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How to make process-1 able to fire an event in process-2, and send along few argument, to signal the 2nd process to do a specific action, and optionally receive a reply?

It is possible to do this using the filesystem, there could be a file, where process-1 dumps some commands/querys, and process-2 would be constantly reading from that file, but, this solution is not nice.

Any other way to do it?

(I know that its easy in VB.net to fire an event in a running process whenever a new process is started, IF the "single instance" is enabled in the project properties)

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3 Answers 3

You can use named EventWaitHandle to achieve cross-process synchronization.

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This article seems to do what you are used to with vb.net single instance (and it seems still a viable option).

In short it seems that there are three approaches to accomplishing single instance like solutions:

  • Use a Mutex
  • Cycle through the process list to see if a process with the same name is already running
  • Use the Visual Basic system for single instance apps (which you can access from C#)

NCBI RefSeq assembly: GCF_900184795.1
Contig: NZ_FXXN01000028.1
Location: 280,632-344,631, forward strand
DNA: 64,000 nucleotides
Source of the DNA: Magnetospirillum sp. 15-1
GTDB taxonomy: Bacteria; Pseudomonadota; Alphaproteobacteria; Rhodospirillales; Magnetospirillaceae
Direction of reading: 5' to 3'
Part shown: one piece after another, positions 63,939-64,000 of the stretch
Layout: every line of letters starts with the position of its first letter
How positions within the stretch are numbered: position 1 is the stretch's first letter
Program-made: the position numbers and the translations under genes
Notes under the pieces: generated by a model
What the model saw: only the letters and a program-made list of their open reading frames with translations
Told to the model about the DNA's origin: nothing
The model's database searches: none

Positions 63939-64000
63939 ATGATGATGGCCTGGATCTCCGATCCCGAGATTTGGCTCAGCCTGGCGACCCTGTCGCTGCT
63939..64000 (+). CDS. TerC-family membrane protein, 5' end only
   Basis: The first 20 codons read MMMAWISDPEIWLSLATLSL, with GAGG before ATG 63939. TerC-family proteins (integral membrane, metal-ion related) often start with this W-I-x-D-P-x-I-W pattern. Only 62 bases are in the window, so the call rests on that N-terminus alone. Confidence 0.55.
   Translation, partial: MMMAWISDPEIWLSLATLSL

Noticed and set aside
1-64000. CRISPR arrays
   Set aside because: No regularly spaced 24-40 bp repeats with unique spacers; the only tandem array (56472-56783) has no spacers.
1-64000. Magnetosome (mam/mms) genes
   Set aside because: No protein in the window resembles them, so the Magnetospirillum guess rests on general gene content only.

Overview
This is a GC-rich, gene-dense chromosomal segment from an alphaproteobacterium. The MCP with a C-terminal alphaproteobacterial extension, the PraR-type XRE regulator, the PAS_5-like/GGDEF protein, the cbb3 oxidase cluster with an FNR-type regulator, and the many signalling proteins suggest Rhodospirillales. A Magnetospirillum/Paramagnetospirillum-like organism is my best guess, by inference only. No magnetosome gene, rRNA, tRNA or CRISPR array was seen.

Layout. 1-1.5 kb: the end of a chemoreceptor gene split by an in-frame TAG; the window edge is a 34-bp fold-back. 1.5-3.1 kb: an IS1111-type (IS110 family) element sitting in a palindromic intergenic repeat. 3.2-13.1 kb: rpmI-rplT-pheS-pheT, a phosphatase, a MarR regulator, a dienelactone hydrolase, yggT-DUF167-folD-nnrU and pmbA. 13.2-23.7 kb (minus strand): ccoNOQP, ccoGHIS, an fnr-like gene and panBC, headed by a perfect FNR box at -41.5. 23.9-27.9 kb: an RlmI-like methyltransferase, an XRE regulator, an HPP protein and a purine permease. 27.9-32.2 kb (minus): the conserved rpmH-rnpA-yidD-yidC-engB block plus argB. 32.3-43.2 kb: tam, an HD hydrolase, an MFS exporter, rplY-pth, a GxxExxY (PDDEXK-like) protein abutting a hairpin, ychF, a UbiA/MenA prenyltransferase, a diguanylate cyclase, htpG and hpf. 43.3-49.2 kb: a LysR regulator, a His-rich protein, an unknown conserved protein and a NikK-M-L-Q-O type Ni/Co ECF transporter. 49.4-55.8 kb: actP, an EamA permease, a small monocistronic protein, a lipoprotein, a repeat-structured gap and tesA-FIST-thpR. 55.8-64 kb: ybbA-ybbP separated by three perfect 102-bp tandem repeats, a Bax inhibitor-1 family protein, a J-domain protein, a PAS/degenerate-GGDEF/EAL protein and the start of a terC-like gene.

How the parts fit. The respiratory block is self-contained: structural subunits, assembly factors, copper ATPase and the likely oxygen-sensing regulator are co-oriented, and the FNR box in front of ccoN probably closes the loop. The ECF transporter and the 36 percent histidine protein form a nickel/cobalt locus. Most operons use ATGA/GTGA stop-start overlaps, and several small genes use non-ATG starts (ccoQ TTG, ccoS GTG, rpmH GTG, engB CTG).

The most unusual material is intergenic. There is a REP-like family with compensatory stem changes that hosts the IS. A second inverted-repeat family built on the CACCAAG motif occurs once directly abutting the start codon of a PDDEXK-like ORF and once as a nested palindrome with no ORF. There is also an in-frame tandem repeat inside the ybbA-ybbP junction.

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If by "process" you mean "app-domain", it's fairly easy to set up eventing between the two. In fact if you have two classes in two separate app-domains (where each class has MarshalByRefObject as a base class), then .net will automatically set up a remoting structure that will make events appear to behave as they would in a single app-domain. (Example here: http://msdn.microsoft.com/en-us/library/system.marshalbyrefobject.aspx)

The key here though is 'appear'. 'App-domain' and 'process' separation are intended to keep resources isolated on purpose. To access anything outside of your process you really need help from the operating system, like a shared file or internet connection or named pipes - something to that effect. But .net concepts like events don't exist outside of your space in the runtime.

In other words, you'd have to use something like Named-Pipes (http://msdn.microsoft.com/en-us/library/system.io.pipes.namedpipeserverstream.aspx) if both processes are on the same machine, TCPClient/TCPListener (http://msdn.microsoft.com/en-us/library/system.net.sockets.tcpclient.aspx) if communicating across multiple systems, or WCF if you need something more heavy duty.

If you'd like to see a specific example of one of these technologies in practice, I can write one up for you, btw.

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